U.S. SEC charges Immunosyn with securities fraud
* Company misled investors about goat blood drug
* Three executives charged with insider trading
WASHINGTON Aug 2 (Reuters) - U.S. securities regulators charged Immunosyn Corp (IMYN.PK), a California-based biopharmaceutical company, with misleading investors about the regulatory status of the company's sole product, a drug derived from goat blood.
The U.S. Securities and Exchange Commission also charged three executives with insider trading, and four senior executives and three shareholders with securities fraud.
The SEC alleges Immunosyn misleadingly stated in various public filings from 2006 to 2010 that its controlling shareholder, Argyll Biotechnologies LLC, either planned to seek or had sought U.S. regulatory approval for human clinical trials for SF-1019.
That is a drug derived from goat blood that was intended to treat a variety of ailments.
But the filings failed to disclose that the U.S. Food and Drug Administration had already twice issued clinical holds on drug applications for SF-1019, prohibiting clinical trials from occurring, according to the SEC complaint.
The SEC alleges Immunosyn also misled investors that it was seeking regulatory approval for human clinical trials in Europe for the drug, when in fact Argyll never submitted an application in Europe to conduct such trials.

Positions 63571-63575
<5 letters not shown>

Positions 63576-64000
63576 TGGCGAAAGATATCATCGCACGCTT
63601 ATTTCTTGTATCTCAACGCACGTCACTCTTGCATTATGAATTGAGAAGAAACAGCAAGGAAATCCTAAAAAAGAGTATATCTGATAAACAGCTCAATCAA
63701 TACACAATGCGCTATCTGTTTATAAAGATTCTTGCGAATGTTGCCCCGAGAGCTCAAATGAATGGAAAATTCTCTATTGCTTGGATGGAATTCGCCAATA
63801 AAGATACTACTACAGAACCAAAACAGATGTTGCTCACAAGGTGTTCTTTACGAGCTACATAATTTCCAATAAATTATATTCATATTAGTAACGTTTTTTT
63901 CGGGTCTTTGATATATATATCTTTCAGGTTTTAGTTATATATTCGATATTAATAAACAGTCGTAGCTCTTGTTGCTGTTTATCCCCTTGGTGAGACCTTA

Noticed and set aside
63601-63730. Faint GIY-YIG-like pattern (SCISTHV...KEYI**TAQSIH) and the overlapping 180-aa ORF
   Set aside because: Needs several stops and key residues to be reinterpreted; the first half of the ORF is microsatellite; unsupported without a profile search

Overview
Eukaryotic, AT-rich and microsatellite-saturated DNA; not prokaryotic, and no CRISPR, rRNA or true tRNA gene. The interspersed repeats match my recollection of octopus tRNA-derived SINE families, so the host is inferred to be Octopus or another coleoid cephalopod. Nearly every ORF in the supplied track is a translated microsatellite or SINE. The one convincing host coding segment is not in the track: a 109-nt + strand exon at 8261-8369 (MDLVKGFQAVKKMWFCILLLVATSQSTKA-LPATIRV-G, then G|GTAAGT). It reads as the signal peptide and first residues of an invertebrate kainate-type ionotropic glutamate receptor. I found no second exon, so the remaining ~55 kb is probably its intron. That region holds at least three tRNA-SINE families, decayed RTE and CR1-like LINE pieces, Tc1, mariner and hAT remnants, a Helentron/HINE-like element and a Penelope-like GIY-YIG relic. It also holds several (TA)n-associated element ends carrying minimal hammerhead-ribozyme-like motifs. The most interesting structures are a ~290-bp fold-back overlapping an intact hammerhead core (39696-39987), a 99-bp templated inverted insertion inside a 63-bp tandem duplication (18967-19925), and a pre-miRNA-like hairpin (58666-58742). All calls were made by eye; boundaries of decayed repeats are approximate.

According to the SEC's complaint, Chief Financial Officer Douglas McClain Jr., Argyll's Chief Scientific Officer Douglas McClain Sr. and Argyll's CEO James Miceli engaged in insider trading by raising about $20 million from their sale of Immunosyn shares while knowing misrepresentations were being made about the regulatory status of SF-1019.
The company's chief executive officer, Stephen Ferrone, was also charged in the securities fraud scheme, but not insider trading.
The SEC is seeking financial penalties and disgorgement of ill-gotten gains against the defendants.
The company did not immediately return telephone calls seeking comment on the SEC complaint, which was filed in federal court in Chicago on Monday.
Immunosyn's shares dropped 31.82 percent to $0.03 in pink sheet trading on Tuesday. (Reporting by Andrea Shalal-Esa; editing by Tim Dobbyn and Andre Grenon)
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